Framing Chaos: Contingency, Community, and American Missionary Visual Practices in Wartime China

Friday, January 5, 2018: 11:30 AM
Columbia 10 (Washington Hilton)
Joseph W Ho, University of Michigan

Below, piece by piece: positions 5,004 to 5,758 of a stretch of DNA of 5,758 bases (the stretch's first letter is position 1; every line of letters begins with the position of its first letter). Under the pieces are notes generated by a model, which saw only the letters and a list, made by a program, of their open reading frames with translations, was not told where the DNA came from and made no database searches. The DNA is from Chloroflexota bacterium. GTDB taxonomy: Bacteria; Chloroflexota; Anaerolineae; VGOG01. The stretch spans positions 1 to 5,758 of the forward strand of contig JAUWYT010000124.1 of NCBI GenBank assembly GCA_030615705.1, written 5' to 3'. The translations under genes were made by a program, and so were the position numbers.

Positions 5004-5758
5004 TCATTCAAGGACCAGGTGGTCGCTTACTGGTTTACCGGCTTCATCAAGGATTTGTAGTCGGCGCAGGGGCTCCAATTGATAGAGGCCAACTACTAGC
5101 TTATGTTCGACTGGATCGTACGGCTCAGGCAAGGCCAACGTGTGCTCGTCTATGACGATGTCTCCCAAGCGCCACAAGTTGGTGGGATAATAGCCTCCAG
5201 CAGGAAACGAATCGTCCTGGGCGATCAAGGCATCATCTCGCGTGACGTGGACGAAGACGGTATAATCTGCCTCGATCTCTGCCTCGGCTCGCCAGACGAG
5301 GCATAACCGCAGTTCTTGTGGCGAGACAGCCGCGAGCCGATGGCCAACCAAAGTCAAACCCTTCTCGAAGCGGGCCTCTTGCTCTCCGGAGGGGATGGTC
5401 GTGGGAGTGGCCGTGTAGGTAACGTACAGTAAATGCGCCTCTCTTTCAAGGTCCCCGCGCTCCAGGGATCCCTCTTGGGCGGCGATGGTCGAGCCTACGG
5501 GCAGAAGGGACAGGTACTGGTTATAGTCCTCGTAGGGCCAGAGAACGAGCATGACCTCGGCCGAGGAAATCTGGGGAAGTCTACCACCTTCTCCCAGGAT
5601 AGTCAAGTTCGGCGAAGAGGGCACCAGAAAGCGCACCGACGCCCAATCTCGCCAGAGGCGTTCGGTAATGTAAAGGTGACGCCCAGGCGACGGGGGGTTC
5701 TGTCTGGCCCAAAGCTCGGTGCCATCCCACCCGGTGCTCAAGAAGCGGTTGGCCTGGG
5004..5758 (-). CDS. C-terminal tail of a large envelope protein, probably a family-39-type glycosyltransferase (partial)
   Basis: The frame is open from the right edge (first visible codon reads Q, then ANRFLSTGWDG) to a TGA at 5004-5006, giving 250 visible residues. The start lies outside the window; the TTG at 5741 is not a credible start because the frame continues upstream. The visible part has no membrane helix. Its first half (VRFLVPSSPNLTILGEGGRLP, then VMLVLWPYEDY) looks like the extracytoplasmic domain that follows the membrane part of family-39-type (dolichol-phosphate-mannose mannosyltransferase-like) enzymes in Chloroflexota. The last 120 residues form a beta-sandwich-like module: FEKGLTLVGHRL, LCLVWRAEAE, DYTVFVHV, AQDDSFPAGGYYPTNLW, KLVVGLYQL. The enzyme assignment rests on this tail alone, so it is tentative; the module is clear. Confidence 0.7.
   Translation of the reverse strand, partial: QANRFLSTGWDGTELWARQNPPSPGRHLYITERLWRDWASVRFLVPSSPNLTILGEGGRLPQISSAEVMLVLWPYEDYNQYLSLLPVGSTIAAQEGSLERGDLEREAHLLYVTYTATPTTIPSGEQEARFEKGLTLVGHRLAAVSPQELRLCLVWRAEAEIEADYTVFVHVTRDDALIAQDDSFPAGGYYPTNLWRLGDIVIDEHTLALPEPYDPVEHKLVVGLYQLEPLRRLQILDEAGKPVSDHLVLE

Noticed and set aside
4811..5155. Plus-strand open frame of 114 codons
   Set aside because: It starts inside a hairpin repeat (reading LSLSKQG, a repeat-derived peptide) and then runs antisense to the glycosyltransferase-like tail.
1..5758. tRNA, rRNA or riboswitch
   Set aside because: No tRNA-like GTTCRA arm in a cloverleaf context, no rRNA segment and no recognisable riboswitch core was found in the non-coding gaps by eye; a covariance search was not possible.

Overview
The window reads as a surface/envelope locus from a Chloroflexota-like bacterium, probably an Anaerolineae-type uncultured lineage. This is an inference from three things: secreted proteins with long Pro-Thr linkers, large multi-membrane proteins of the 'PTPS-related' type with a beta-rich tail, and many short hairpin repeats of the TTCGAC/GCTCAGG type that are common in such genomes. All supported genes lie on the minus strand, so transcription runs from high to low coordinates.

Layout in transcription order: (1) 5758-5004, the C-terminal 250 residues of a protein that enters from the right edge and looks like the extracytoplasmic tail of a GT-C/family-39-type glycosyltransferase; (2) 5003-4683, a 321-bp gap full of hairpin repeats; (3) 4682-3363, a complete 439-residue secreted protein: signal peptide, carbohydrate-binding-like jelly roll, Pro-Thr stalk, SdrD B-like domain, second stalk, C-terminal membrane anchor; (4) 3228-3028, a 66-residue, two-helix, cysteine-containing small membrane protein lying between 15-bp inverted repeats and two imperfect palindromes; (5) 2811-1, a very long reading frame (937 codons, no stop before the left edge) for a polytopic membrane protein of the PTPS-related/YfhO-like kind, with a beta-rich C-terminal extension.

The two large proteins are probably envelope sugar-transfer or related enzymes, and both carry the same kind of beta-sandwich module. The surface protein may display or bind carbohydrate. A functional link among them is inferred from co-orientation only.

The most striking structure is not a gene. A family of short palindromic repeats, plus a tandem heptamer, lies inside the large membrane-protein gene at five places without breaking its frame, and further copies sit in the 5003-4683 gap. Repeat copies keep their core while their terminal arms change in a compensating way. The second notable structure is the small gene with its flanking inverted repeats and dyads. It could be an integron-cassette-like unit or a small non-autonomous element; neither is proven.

This paper focuses on the visual practices of American Protestant missionaries in China during the Second Sino-Japanese War, examining the transnational visual documentation of regional wartime experiences. I argue that American missionary actors – as religious and political intermediaries already deeply invested in vernacular visual production – were uniquely positioned to produce photographs and film “on the ground” during the war. They visualized the ways in which local Chinese communities were affected by the invasion of 1937–early 1938 as well as forms of resistance, collaboration, and survival during the longer wartime period. I approach this history in three registers, investigating missionary wartime imaging as variously embodying globally-circulated documentation of military atrocities and humanitarian responses (under the rubric of “Christian internationalism”), alignments between missionary visual expertise and Chinese propaganda production, and fragmentary vernacular imaging in Japanese-occupied areas. I will present three hitherto unexplored case studies to frame these approaches, looking at graphic 16mm films produced by an Episcopal priest during the Nanjing Massacre; a propaganda filmstrip program developed by a Presbyterian public health specialist who retreated with the Nationalist government to West China; and family photographs and films shot by missionary medical personnel living - and later imprisoned - in occupied North China. In doing so, I seek to address the following questions: what does wartime national experience look like when visualized by locally-embedded non-state actors? And how do transnational visual practices (and the resulting visual materials) bridge broader histories of the Second Sino-Japanese War and less-visible microhistories of chaos and contingency?
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